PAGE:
Green investing is how we open the Dealflow today, as Cinven partner Jorge Quemada talks to Nina Lindholm about how evolving legal frameworks are creating opportunities for private equity firms.
Next, we take a look at reports that Brookfield is selling UK holiday resort Center Parcs, before we cover Pollen Street Capital investing in a technology-led commercial insurance broker.
Sticking with financial services, an Advent- and Warburg Pincus-backed software provider has acquired a Romanian tech company that makes products for financial services providers, and we finish with research from law firm Mayer Brown about a growing interest in professional services companies from private equity firms.
The propensity for governments to constantly tweak and update legal frameworks for greening economies is creating more and more opportunities for private equity, Cinven partner Jorge Quemada told PE Hub Europe’s Nina Lindholm.
This global phenomenon creates strong growth in the segment, according to Quemada, and makes it an “attractive space for private equity to invest in”. For instance, the European Commission has adopted a set of proposals to make the EU’s climate, energy, transport and taxation policies fit for reducing net greenhouse gas emissions by at least 55 percent by 2030.
Cinven agreed in late April to acquire a majority stake in Amara NZero, a B2B distributor of products and services used in the energy transition market, from ProA Capital.
Amara, headquartered in Madrid, offers a portfolio of products and services across renewables (solar, wind and hydro), electrification and energy transition services.
Cinven’s focus will be on growing Amara beyond its core focus of solar energy, Quemada told Nina.
For more on Cinven’s plans for Amara, read the full article.
Alternative investment manager Brookfield has launched a sale process for UK holiday resort company Center Parcs, according to a report in the Financial Times. The price tag is £4 billion ($5 billion; €4.6 billion) to £5 billion, according to people familiar with the situation cited by the FT.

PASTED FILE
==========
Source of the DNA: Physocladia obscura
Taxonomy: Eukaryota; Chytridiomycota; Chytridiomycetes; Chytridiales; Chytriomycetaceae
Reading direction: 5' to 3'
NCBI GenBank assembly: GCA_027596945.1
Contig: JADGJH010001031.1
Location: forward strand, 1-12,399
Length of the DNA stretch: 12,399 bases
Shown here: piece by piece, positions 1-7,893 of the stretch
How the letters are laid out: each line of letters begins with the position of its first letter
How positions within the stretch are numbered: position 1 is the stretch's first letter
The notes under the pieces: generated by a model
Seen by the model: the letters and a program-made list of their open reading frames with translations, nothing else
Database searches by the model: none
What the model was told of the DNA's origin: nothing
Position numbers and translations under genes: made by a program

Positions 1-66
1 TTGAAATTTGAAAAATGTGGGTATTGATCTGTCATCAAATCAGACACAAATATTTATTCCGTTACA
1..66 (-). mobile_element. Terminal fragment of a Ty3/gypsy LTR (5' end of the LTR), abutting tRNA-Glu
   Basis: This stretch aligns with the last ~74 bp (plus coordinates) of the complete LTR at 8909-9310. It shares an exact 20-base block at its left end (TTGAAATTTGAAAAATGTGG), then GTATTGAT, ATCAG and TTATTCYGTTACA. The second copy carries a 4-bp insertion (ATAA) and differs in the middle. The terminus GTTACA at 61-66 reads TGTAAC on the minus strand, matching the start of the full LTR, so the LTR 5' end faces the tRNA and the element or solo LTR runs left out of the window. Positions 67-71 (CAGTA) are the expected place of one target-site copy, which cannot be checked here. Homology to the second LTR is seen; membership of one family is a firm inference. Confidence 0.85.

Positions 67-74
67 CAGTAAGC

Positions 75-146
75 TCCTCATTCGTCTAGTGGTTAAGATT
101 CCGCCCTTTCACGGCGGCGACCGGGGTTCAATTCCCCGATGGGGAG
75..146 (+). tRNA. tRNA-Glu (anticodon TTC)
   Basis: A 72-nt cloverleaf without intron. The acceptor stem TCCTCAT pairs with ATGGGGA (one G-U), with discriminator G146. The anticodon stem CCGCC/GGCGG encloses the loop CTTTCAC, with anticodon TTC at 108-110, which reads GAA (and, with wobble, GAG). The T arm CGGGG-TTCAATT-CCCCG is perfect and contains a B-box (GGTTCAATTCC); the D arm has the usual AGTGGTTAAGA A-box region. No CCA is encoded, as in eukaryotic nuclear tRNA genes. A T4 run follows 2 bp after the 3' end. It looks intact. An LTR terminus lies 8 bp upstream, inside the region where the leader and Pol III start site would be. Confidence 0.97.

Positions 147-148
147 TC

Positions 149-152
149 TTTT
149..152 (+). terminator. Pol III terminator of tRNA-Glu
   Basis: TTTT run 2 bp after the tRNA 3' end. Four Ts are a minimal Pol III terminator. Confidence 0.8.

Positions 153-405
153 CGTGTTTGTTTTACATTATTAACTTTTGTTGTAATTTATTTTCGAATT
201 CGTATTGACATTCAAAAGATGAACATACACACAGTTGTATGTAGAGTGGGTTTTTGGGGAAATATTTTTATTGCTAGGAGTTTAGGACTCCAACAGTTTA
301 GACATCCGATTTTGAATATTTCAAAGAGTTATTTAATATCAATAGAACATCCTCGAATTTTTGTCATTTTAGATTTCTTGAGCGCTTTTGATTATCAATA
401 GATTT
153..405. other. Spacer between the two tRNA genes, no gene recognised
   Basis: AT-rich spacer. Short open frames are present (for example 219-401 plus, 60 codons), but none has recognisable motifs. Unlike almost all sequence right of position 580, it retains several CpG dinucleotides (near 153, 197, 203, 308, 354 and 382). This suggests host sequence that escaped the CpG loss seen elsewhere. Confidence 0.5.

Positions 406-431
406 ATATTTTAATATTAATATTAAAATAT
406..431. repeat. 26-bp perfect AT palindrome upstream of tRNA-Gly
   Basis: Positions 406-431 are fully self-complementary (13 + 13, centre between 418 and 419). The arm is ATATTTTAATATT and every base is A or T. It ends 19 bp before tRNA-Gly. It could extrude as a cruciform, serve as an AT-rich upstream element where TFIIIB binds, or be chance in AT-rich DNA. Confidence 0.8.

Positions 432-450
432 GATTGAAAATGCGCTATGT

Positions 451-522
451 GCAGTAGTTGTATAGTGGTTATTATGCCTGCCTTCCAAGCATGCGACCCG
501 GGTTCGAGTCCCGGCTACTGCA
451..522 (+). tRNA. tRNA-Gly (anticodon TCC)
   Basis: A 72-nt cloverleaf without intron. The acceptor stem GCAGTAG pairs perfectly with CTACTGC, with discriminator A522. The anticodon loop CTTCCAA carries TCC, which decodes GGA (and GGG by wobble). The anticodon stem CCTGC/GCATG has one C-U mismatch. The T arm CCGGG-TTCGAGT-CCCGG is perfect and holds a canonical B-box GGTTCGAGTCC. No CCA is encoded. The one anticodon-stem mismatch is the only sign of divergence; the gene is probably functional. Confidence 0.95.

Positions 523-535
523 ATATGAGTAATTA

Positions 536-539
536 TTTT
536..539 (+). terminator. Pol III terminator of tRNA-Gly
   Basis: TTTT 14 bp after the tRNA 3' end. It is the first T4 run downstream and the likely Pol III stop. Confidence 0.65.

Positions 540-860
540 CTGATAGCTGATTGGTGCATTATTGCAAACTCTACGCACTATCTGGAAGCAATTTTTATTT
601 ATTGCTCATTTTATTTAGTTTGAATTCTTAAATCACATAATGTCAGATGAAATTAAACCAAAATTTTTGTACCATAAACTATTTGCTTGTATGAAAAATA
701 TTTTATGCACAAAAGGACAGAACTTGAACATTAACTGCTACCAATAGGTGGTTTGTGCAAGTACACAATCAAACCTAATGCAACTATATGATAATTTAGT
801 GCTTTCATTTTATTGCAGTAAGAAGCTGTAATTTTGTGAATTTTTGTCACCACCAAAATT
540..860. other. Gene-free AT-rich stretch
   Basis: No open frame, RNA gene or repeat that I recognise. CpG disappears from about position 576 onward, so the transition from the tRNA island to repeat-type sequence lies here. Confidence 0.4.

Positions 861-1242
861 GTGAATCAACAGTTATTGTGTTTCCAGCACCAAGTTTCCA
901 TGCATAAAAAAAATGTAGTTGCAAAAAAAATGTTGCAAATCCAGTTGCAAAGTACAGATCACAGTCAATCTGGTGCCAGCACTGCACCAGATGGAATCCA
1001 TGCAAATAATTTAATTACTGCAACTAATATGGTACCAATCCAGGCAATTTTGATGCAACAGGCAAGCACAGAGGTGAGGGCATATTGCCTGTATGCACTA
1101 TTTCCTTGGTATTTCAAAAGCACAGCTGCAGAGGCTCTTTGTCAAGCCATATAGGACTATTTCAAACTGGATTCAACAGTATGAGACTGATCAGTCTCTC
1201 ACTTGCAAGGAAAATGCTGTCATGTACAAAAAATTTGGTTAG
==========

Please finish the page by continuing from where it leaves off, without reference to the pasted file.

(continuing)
The sources cited by the FT said that bankers working for Brookfield had been sounding out potential buyers, including other private equity firms.
We’ve certainly seen some interest from private equity in the holiday sector lately. Most recently, PAI Partners made a binding offer to acquire The Looping Group, a pan-European leisure park operator. Another deal involving PAI was its portfolio company European Camping Group – a tour operator specialising in the mobile home holiday market – buying Vacanceselect in February. Elsewhere, Vitruvian-backed Travel Counsellors bought Holidaysplease in March.
Brookfield declined to comment when approached by PE Hub Europe.
Yesterday, Corsair Capital partner Raja Hadji-Touma told PE Hub Europe that the insurance brokerage sector in continental Europe was ripe for investment.
We’ve seen some more evidence of that today, as Pollen Street Capital has agreed to invest in Wide Group, an Italian technology-led commercial insurance broker.
Wide Group is based in Bolzano. The company was established through the combination of Eurobroker, BrokerStudio and Venice Brokers.
Pollen Street’s primary capital investment will be used to accelerate growth and to support ongoing development of Wide Group’s proprietary technologies, according to a release.
“Wide has developed an exciting and highly differentiated proposition which makes it uniquely positioned in the €36bn Italian non-life insurance market,” said Ian Gascoigne, partner at Pollen Street.
Sticking with financial services, and US digital engineering services provider Encora has agreed to acquire Softelligence, a Romanian firm working in the same sector. Encora is backed by private equity firms Advent International and Warburg Pincus.
Softelligence is headquartered in Bucharest. The company offers an array of software engineering services and digital products for banking, insurance and other industries.
Softelligence will support Encora’s strategic expansion into Europe and bolster its capabilities to serve clients in new markets, according to a release.
Research out today from law firm Mayer Brown found that there were 20 acquisitions of UK professional services companies by private equity firms in 2022.
The growing interest in law, accountancy, management consultancy, advertising marketing and public relations companies was because of the “relative ease of growing these businesses through ‘platform’ structures, with further acquisitions added to grow their client bases and revenues”, according to a statement.
While private equity firms once saw professional services as a higher risk, due to the possibility of key employees leaving the companies, they are now more confident about retaining staff for longer periods, the statement added.
“The professional services sector is starting to become a staple for some private equity funds,” said James West, partner in the private equity team at Mayer Brown, in the statement. “The strategy for private equity firms buying and building firms in sectors like accountancy has now been established. More funds are now looking for opportunities in professional services.
“If the Big 4 accountants continue to look to carve out some of their business units, there will likely be further opportunities for quite sizeable acquisitions.”